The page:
Omahan publishes book on Ernie Chambers' career

The 320-page text written by an Omaha native looks at Ernie Chambers' tenure through a civil rights lens. It chronicles key laws of his career, such as a ban on corporal punishment in public schools.

LINCOLN — Although a history professor just wrote the book on Ernie Chambers' 38-year career as a Nebraska state senator, the longtime lawmaker is about to add a new chapter.

As Chambers returns to the Capitol this week after a four-year hiatus forced by term limits, he hints at a more triumphant ending to his political biography.

“Only death would put a period at the end of my life sentence,” he told The World-Herald last week. “There still is a good bit of activity I intend to engage in. The perception of me eight years from now — if I decide to run again — may appear differently with additional context.”

Chambers didn't tip his hand on what he hopes to achieve. During his campaign, he promised to be a “strong, uncompromising and trustworthy voice” and to stand up to the governor and others.

Published late last year by the Texas Tech University Press, “Free Radical — Ernest Chambers, Black Power and the Politics of Race” was written by Omaha native Tekla Agbala Ali Johnson, now an assistant professor of history at Salem College in North Carolina. She studied Chambers' early career for her dissertation when she earned a doctorate in history at the University of Nebraska-Lincoln in 2005.

She later expanded her work into a 320-page book. She was motivated, she said, by the criticism of Chambers' controversial 2006 proposal to break up the Omaha Public Schools. Although Chambers' supporters described it as a way to give neighborhoods more control over their schools, the proposal caused a split between Chambers and some of his longtime allies, who said it would result in the resegregation of Omaha schools.

The book concludes with a melancholy passage describing Chambers and his longtime aide, Cynthia Grandberry, as they drive away from the Capitol in early 2009, after term limits halted his long run in the Legislature.

“He had won a good share of his battles, yet he had the feeling that fate had played a trick on him: What started as a mere temporary expedient in the overall struggle had appropriated much of his life.”

It's not as if Chambers went away. He spent four years on the Learning Community Council that aids the efforts of Douglas and Sarpy County school districts. He described the experience as frustrating because many fellow board members lacked political expertise and did not respect his skills.

“I told them, 'You know about education, but I know about politics — and you should respect what you hear from a master politician,'” he recalled.

In her book, Johnson wrote that Chambers never expected to serve more than one term in the Legislature when he was elected in 1970 to complete the unexpired term of State Sen. Edward Danner, who had died.

A parent who agitated for better treatment of his children and others attending north Omaha schools, Chambers ran for the Omaha school board in 1968 but was easily defeated in an at-large election where white voters outnumbered blacks 10 to 1.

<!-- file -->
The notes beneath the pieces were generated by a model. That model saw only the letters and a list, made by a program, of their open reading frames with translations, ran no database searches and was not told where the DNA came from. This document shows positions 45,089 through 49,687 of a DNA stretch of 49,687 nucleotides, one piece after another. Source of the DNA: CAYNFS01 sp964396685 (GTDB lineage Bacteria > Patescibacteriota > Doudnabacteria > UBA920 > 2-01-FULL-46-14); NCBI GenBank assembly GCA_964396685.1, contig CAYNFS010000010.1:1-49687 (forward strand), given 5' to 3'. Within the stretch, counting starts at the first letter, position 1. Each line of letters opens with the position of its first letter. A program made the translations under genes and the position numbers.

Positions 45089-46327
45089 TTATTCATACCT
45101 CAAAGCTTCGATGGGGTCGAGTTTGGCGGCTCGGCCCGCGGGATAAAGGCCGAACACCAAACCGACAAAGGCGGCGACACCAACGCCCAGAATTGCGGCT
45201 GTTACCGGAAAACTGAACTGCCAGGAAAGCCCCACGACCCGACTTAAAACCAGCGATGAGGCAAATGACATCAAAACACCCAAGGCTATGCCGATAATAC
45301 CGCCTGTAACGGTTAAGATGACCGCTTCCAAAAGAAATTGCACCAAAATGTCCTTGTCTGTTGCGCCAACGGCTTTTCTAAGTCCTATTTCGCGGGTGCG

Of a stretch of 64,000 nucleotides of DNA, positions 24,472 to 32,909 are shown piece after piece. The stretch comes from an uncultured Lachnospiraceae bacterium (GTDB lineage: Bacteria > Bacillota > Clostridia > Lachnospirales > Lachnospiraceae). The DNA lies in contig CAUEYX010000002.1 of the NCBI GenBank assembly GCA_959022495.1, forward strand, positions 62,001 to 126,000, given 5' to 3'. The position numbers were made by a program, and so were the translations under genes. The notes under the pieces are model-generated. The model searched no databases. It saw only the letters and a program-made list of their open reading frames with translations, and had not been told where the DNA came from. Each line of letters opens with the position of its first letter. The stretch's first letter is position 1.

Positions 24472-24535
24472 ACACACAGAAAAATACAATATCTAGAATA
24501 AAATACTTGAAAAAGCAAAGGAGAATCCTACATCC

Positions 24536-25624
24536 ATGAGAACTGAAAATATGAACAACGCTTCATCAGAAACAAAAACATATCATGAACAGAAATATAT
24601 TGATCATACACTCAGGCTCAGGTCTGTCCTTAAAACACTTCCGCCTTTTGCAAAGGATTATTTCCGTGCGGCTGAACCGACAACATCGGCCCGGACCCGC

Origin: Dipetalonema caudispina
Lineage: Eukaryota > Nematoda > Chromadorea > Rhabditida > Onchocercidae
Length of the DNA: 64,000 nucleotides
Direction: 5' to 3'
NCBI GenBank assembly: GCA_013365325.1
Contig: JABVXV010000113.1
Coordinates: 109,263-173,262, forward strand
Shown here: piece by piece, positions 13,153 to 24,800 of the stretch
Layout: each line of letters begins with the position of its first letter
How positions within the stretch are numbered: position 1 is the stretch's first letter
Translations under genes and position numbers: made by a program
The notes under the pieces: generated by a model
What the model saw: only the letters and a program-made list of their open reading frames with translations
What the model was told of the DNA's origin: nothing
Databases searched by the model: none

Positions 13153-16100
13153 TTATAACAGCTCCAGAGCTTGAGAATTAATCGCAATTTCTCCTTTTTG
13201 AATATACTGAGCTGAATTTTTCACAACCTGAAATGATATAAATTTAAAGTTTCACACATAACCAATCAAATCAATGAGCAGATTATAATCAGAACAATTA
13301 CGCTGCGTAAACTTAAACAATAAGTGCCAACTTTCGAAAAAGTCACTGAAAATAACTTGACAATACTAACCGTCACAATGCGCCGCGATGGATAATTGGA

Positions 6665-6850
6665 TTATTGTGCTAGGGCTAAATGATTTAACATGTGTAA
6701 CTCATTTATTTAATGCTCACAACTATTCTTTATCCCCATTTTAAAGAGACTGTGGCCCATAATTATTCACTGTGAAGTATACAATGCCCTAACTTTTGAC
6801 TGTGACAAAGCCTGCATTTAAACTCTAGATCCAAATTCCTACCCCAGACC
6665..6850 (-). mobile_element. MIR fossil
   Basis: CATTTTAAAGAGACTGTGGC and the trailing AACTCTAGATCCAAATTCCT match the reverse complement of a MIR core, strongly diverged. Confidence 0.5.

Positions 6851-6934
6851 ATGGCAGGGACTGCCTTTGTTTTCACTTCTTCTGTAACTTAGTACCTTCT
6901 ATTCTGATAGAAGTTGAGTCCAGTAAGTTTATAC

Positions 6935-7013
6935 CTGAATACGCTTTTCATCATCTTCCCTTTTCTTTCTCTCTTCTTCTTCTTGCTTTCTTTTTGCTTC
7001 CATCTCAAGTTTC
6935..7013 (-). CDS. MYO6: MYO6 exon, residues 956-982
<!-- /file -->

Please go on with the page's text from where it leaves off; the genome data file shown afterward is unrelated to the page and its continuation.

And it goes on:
He tried for the Omaha City Council in 1969 but was similarly defeated. His successful bid for the Legislature came in a district that had long included Omaha's predominantly black north side.

In the 1970s, the Legislature enacted his bills that required district elections for the school board and the City Council, enabling black Omahans for the first time to be elected to those governing bodies. In 1980, under Chambers' leadership, Nebraska became the first state to enact a resolution calling for divestment in South Africa to bring an end to apartheid there.

Other Chambers laws banned corporal punishment in the public schools, eliminated the sales tax on groceries, required grand jury investigations of the deaths of people while in police custody and established government liability for bystanders injured in police chases.

Although he did not succeed in repealing the death penalty, he narrowed its application with successful legislation barring the execution of juveniles and those with mental retardation.

Johnson's analysis, though it reveals no great surprises, puts Chambers' career into context with those of other significant civil rights leaders on the state and national scenes. It also draws parallels between Chambers' beliefs and those of international philosophers who studied colonialism and oppression.

During his only meeting with Malcolm X, in 1964 in Omaha, Chambers describes himself as so attuned to civil rights activist that the two men practically finished each other's sentences. The Omaha-born Malcolm Little was assassinated in 1965.

“I would be speaking and he would pick it up, like a relay, like we had known each other forever,” Chambers said last week. “He was impressed with me, and I was impressed with him.”

Still, Chambers says he's never been part of any specific movement.

“I'm going to hold to my own path, and I'm going to do it my way,” he said.

Johnson spent two years, from 2001 to 2003, helping Chambers and Grandberry organize and archive his voluminous documentation of his activities as part of her research.

“Sen. Chambers had five rooms of material, and his filing system had been a bit overwhelmed,” she said. “Cynthia Grandberry said I could do it if I helped clean up the office.”

Johnson doesn't expect her biography to be the final word on Chambers. Her major contribution, she said, was compiling his papers.

Chambers said he played no role in writing the book and read it only when it neared publication. He called it a “creditable piece of work.”

“If I wanted my story told in the manner it should be, I'm the only one who can do it. I'm the only one who could do it.”

Contact the writer: 402-473-9581,

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